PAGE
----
How did the idea of the Physical Cookie come about – what was the original brief from Sponda?

Sponda wanted to position themselves as innovative property investors, a bold statement that simply couldn't be achieved with old-fashioned push marketing. A brand needs to act and innovate to reach that position. Sponda's mission is to constantly look for new tools that improve its clients' business. TBWA\Helsinki developed the idea pro-actively for Sponda. There was no brief, just a target position.

How did the shopping mall, CityCenter, benefit from the program?

Real time data helps you understand your customers' shopping behavior better. It enables smarter and more relevant marketing inside the shopping mall by using own media channels. This is a disruptive loyalty program for a shopping mall; instead of identifying the loyal customer at the end of the shopping process (purchase), the system identifies loyal customers upon entering the shopping mall. As a result, the shopping experience becomes more fulfilling for the customer.

Did you choose the participating customers, or were the cookies handed out randomly?

All the keychains were handed out randomly, just like online cookies. We kept the cost low, so they could be handed out to everyone visiting the mall. Cost per cookie was only 0,17 cents.

How did the partnership with the shopping center stores work?

All of the stores in CityCenter had the opportunity to join the program. We created a personalized and smart in-store media to drive foot-flow and sales by delivering tailored, real-time messages for each of the stores. As Citycenter's clients, the stores have been very interested in the real-time data the system can provide them.

What did consumers say about the experience? How did you reassure those who found the idea of personalized ads intrusive?

The consumers enjoyed the Physical Cookie experience. Since we don't need personal information (such as name, gender, address, occupation), it is a marketing-as-a-service type of experience. The system learns from the behavioral data. So, instead of annoying push notifications, our shopping environment reacts to the shopper, offering more relevant messages and personalized offers.

What about privacy issues?

Privacy is not an issue, since the whole system is based on anonymity. We 're only interested in the customers' shopping behavior. This, we believe, is a game changer. Instead of sign ups and loyalty cards, Physical Cookie offers a low opt-in loyalty program that makes marketing feel like a service. It's scalable too, from a single brick'n'mortar to global chains.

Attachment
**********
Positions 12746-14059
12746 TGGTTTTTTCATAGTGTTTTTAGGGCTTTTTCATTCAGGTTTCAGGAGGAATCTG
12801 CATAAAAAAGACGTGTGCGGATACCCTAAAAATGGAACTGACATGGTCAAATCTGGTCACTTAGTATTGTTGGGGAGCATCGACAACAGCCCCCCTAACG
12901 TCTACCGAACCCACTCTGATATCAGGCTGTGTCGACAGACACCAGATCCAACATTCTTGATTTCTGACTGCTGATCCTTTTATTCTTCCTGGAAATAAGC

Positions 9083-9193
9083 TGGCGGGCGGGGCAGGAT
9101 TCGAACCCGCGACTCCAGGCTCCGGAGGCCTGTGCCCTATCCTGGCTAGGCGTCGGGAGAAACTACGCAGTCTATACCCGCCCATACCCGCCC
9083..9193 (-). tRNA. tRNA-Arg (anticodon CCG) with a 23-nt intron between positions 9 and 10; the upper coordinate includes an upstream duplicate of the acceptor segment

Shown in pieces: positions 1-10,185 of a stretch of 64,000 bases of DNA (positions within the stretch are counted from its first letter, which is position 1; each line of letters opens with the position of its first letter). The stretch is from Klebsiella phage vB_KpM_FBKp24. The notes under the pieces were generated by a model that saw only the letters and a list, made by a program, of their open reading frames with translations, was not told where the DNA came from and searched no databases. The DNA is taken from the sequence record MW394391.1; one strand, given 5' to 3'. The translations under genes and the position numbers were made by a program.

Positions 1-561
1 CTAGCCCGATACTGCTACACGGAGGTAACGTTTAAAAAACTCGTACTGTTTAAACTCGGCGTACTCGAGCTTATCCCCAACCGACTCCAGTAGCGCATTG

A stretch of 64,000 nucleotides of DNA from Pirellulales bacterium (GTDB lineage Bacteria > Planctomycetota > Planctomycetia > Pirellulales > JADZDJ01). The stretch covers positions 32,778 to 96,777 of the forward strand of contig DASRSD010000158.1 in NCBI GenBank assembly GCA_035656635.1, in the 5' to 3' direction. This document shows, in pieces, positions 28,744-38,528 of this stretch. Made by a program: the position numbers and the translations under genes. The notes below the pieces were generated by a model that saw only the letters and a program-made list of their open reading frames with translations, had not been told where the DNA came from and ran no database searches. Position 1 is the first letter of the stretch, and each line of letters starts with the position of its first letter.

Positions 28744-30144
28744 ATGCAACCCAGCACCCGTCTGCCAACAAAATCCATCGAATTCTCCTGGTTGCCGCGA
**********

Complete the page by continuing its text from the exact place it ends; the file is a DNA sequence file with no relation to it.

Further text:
Physical Cookie VS iBeacon, what's the difference?

The Physical Cookie system is low opt-in, as it doesn't invade your personal space. Since the Cookie is always on (unlike bluetooth that can be switched off), it is easy to use. Just keep your keys with you and you're automatically a member of the loyalty program. Stores are already installing iBeacons; when you walk past a shelf they periodically ping your smart phone with an ad or an offer. This is all about to change as more brands join in. Soon - if you keep your iBeacon functionality on – you'll be spammed with messages. We wanted to disrupt that. Instead of spamming you with messages, we wanted to make the retail space react to your behavior.

Could Physical Cookie used for other purposes than a shopping mall loyalty program?

Yes. It could work also for a single retail chain, like IKEA or Nike store, either as a part of their existing loyalty program, or as a stand alone, point-of-sales media system.

Does it always have to be a key chain?

No. We are using RFID technology, so it can be installed in almost anything. The reason why we choose a key chain in Sponda's case was that people have always three things with them when they go shopping (wallet, mobile phone, and keys).

  • 1) Wallet: people already tend to carry a variety of cards, so it is very hard to convince people to add one more to their already stuffed wallets.
  • 2) Mobile phone: there are already too many apps on the market, so we the found opt-in for joining an app-based loyalty program too high. We wanted to find lowest opt-in threshold.
  • 3) Key chain: key chain as such isn't smart, that's why we added a digital layer to a simple product, and then connect it to the internet.